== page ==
Saturday Series: Holiday Gifts -- Hexie Clock Tutorial

Our Fourth Quarter Saturday Series will focus on Holiday Gifts -- either your own ideas and patterns, or links to your favorite tutorials.  I'm kicking off the first post for last quarter of 2013 with a quick tutorial on how I made my Hexie Clock.  If you missed our September meeting, we had our Take It With You Challenge revealed and I showed off my Hexie Clock.

It's pretty quick and easy to make with the added bonus that perfection is not required!  Here goes:

The Cast of Characters:

  1. 19 paper pieced hexagons (I'm going to assume that you know how to make these, if not here's a post Flaun Kristin wrote all about it). I used 2 1/2" paper hexies, which will make your clock 12 1/2" x 12", approximately.
  2. 1/4" Depth Quartz Clock Movement Kit -- I bought mine at Michaels for $7.99 (and it would have been cheaper if I had a coupon).  These come in various sizes and 1/4" depth works best for this project.  (Side note:  this clock mechanism came with very small, fancy clock hands and I prefer a larger, cleaner look so I bought a package of larger clock hands for $2.99).
  3. One 13" square piece of scrap batting
  4. One 13" square piece of scrap fabric
  5. One 13" square piece of cardboard -- I recycled a FedEx box
  6. Glue -- I used my glue gun
  7. A ruler and Exacto knife or scissors
The first thing to do is lay out your hexies in the pattern you like.


I chose to use the polka dot hexies for the 12, 3, 6 and 9 on my clock.  DECIDE WHERE YOUR "12 O'CLOCK" IS GOING TO BE AND MARK IT OR REMEMBER WHICH HEXIE IT IS. This is going to be very important as you work through this tutorial; you will see my 12 o'clock "x" mark on various pictures going forward.  Also, leave the paper in the hexies until you get to the quilting part of the tutorial.  They help keep the shape of your clock and make working with it much easier.

The next thing I did was lay the arms out on the clock face and decided that I would prefer them black and not silver.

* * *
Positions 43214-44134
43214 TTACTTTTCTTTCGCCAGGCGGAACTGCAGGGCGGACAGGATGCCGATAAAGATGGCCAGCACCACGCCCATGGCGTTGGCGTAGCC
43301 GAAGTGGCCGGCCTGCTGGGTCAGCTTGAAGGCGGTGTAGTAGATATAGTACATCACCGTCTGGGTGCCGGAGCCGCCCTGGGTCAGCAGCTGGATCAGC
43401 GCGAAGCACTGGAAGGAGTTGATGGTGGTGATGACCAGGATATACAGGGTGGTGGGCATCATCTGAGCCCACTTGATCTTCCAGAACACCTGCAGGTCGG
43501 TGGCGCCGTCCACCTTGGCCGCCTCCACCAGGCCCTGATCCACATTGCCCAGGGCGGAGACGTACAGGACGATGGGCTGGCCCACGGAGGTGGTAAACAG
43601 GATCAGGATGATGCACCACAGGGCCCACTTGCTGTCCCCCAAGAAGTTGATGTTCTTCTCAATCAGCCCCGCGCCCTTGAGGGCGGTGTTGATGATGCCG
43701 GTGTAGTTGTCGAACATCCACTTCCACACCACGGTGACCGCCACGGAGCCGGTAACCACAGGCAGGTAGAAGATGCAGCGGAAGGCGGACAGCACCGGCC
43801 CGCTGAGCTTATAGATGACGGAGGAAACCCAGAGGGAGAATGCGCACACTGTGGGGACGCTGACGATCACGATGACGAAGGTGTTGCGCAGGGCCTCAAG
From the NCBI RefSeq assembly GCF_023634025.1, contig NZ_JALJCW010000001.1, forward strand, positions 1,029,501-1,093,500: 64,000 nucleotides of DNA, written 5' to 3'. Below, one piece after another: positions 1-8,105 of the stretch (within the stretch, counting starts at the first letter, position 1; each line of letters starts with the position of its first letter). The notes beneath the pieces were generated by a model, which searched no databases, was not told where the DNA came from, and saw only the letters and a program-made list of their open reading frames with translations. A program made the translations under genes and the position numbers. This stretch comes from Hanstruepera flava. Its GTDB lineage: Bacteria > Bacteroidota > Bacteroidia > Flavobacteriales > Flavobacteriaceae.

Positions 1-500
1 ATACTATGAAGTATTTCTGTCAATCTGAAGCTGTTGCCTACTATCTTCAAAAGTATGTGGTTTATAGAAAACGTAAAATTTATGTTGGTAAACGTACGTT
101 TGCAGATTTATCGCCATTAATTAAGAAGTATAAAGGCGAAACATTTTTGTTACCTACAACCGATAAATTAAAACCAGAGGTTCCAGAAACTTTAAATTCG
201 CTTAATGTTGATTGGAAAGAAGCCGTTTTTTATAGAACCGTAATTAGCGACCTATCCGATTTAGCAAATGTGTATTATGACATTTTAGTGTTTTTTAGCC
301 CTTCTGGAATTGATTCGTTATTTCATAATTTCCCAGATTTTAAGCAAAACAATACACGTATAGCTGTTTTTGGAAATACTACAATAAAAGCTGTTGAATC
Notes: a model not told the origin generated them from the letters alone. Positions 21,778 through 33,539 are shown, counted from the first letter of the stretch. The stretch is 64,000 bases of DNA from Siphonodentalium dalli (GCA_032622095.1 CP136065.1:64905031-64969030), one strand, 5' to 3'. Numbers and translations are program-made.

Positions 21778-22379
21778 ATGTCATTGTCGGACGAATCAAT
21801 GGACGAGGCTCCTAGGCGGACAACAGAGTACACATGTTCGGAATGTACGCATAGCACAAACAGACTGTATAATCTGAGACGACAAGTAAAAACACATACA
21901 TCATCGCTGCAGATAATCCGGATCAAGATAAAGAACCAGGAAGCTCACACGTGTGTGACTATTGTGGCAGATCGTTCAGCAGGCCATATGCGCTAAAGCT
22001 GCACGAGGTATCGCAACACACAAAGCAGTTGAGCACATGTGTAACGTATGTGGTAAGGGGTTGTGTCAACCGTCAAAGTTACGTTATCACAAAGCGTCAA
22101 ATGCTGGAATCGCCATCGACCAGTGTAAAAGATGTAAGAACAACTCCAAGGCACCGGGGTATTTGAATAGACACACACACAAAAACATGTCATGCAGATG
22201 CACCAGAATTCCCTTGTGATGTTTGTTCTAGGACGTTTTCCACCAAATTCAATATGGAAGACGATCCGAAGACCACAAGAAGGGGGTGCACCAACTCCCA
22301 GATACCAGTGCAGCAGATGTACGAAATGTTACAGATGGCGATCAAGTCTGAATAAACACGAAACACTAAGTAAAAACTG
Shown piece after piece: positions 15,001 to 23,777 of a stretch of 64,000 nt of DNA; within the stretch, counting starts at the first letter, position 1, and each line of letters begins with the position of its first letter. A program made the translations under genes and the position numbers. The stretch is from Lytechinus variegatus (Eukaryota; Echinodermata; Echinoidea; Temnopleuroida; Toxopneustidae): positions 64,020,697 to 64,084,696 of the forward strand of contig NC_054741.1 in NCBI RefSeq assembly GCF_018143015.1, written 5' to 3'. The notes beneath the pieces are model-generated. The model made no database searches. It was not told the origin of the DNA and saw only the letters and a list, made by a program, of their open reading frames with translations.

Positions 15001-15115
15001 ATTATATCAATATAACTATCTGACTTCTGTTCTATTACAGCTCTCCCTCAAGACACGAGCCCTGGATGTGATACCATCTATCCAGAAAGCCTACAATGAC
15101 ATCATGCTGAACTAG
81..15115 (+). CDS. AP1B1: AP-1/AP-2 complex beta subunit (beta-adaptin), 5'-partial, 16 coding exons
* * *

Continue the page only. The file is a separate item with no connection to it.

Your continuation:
You can spray paint the hands if you like, but I didn't have black spray paint so I used the next best thing, a Sharpie.

Now sew your hexies together either by hand or machine.  I did mine by hand.

Next up is cutting the batting down to size.  Lay the hexie clock on the batting and cut carefully around it making sure not to cut into your hexies.  Mark an X at your 12 o'clock on the batting.  If you don't, you will spend too much time trying to line up the clock and the batting (take my word on this).

Remove the hexie clock from the batting and cut another 1/4" off of the edge of the batting.  You want to make the batting a bit smaller than the clock.  Lay the batting down on the back side of the clock and continue to trim any batting that is too close to the edge.


Now place the clock and batting on top of your backing fabric. Cut the backing fabric around the clock leaving about a 1/4"of fabric around the entire clock.


Once this is done, remove the batting and clock and set it aside.

Cut into each inside corner of the backing fabric about 1/4" so you can fold each side of it over the edge of the batting. You don't need to cut the corners on the outer edge, they will fold each other.

Lay your clock and batting back on top of the back piece lining up your 12 o'clock marks and fold each edge over and iron it down, squaring the flat corners. Work your way around the entire clock back, folding and ironing the edges neatly as you go.




Keep the  hexie clock on top of the batting (keeping the "12 o'clock" markings lined up) and as you iron, lay it out every so often so you can see if your backing is showing from the front of your clock. If it is, simply refold the edge tighter and iron it down.

This process will "seal" the batting so it doesn't show from the side of the clock.  Please remember that this does not have to be perfect or very neat since it's about to get covered up.